Virologist: Young and healthy people have little to gain from Covid vaccine today

Professor Irja Lutsar.
Professor Irja Lutsar. Source: Siim Lõvi /ERR

Because vaccination is no longer a guaranteed way to avoid catching the coronavirus and the risk of side-effects outweighs the potential benefit of inoculation in the case of Omicron variants, virologist Irja Lutsar suggests healthy young people can skip vaccination this fall.

Lutsar said that Estonia finds itself in a new wave of the coronavirus with the number of diagnosed cases growing quickly. "Every new week brings more cases than the last. But I do not see it as disastrous in any way. SARS-CoV-2 has become yet another respiratory system virus which will probably keep doing the rounds. We see no signs of it disappearing altogether, unlike what happened to SARS-CoV-1," Lutsar told ERR.

The virologist said that the infection rate might continue to grow for many more weeks, while it is still too soon to refer to Covid as a seasonal disease. "Seasonal viruses tend to disappear for certain periods. Looking at the flu for example, we register virtually no cases in the summertime. Covid remains an infection that comes in waves."

Lutsar also said that while these waves initially seemed to land every three months, there was a much longer break before the recent wave. Therefore, its occurrence is not regular yet, with the virus still looking for its place, she suggested.

Vaccination no longer an effective way to contain spread

The Estonian immunization expert committee recommends vaccination this fall for people over 60 and those who have diseases which can compromise their immune system. Lutsar said that while vaccines are effective at preventing serious cases of the disease, they do not prevent infection. "The risk of infection is pretty much the same for everyone, young or old. While getting the vaccine could lower the risk of infection for a few months, it is no guarantee. We have seen more and more evidence to suggest vaccination simply cannot prevent infection," the virologist concluded.

"The coronavirus is a rapidly mutating virus. Its strategy seems to be to try and run away from immunity, which is how new waves are created. At the same time, the risk of serious illness remains very low for young and healthy people," she said.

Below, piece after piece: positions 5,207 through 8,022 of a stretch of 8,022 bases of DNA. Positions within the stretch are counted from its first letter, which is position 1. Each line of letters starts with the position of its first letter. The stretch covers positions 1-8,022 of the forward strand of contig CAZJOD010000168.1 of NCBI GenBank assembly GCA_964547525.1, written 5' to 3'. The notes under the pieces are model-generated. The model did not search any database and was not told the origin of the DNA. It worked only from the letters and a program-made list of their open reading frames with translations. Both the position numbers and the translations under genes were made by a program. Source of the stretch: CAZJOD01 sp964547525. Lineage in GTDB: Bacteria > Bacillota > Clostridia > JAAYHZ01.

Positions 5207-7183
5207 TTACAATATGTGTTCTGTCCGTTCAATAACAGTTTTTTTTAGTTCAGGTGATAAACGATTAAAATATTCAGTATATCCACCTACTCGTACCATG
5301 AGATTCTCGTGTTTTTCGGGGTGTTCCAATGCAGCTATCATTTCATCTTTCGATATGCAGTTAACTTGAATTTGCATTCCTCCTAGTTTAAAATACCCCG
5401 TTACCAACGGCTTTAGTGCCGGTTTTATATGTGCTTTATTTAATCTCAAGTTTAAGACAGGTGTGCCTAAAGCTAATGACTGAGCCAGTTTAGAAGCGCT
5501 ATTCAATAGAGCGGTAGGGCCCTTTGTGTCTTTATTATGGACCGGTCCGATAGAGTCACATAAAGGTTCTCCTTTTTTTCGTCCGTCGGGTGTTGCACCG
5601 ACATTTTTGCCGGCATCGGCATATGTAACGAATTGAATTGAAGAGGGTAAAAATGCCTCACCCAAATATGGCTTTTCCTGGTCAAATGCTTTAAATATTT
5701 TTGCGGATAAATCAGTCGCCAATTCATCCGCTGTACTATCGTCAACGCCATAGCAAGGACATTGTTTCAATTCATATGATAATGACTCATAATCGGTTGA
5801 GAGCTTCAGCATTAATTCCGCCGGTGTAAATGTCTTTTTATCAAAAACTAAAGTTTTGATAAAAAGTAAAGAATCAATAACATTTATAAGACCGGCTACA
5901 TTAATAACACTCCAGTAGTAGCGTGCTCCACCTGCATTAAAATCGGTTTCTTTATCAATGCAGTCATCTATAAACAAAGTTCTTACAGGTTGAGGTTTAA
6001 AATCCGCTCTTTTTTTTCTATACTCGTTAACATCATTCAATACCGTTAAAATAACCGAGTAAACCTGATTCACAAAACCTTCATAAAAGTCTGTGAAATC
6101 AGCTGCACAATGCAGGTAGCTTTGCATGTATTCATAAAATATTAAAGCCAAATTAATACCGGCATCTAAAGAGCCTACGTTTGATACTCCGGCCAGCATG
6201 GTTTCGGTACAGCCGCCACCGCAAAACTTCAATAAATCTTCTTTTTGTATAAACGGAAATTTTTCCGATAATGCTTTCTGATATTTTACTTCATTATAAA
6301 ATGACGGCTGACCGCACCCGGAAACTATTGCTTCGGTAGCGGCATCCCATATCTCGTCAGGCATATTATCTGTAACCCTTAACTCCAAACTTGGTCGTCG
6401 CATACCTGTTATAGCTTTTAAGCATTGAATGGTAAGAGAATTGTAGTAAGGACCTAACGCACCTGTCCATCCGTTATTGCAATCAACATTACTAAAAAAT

Lutsar said that while vaccination side-effects remain extremely rare, they can include myocarditis and pericarditis in younger men and women, adding that while the earlier strains of Covid were severe enough to justify the risks of vaccination, this is no longer the case for Omicron variants in the case of which serious illness is very rare among the young.

She said that recent strains are usually not severe in very small children, with the elderly mainly at risk.

Hospitalization on the rise

According to data from the Health Board, 1,829 cases of Covid were diagnosed in the first week of November, with the infection rate up 60 percent. The strain currently making the rounds in Estonia usually only causes hospitalization among elderly people who have not been vaccinated. A total of 220 patients were hospitalized in the final week of October.

"Of patients exhibiting symptoms, almost 75 percent are over 60 years of age and most have not been vaccinated," Kärt Sõber, head of the Health Board's epidemiology department, said in a press release last week. She added that vaccination is the only way to avoid a severe case of the disease for the elderly.

But because immunity has been weakening in the 60+ age group also for those who have been vaccinated or have recovered from the disease, hospitalization is forecast to continue going up. There is no danger of the healthcare system becoming overloaded at this time.


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Editor: Marcus Turovski

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